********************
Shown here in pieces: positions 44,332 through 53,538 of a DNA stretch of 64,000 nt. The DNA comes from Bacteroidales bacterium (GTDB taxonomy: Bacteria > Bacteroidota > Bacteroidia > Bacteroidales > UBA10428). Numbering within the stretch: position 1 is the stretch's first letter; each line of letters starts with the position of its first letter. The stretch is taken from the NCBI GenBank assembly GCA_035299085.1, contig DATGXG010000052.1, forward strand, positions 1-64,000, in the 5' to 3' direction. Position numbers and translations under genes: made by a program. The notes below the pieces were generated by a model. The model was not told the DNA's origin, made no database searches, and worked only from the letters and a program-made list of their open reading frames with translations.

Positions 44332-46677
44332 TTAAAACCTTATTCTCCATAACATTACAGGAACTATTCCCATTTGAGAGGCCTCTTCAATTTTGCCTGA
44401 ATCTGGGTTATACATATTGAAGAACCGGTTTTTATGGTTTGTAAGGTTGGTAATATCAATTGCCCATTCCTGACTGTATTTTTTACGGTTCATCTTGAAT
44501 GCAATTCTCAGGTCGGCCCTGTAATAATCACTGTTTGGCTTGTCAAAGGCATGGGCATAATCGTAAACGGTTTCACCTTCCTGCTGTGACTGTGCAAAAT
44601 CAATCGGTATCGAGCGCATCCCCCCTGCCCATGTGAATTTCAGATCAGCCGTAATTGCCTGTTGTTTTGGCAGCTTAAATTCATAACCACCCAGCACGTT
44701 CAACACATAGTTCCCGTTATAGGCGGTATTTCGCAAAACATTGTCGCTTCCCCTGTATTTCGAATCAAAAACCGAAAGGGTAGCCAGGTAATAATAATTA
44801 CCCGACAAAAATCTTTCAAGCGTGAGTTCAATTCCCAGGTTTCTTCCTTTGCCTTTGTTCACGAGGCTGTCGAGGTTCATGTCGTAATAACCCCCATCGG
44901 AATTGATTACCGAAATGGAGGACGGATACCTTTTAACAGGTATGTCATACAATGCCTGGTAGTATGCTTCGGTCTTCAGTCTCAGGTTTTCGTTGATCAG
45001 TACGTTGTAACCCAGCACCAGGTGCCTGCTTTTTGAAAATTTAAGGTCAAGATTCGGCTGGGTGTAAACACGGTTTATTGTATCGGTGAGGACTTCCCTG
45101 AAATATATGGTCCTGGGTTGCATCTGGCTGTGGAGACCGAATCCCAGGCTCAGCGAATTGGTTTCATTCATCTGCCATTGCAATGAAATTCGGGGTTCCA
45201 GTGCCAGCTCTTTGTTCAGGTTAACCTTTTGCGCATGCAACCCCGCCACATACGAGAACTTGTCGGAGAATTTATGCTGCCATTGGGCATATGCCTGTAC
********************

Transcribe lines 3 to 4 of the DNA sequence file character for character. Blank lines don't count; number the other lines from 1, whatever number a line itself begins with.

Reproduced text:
44332 TTAAAACCTTATTCTCCATAACATTACAGGAACTATTCCCATTTGAGAGGCCTCTTCAATTTTGCCTGA
44401 ATCTGGGTTATACATATTGAAGAACCGGTTTTTATGGTTTGTAAGGTTGGTAATATCAATTGCCCATTCCTGACTGTATTTTTTACGGTTCATCTTGAAT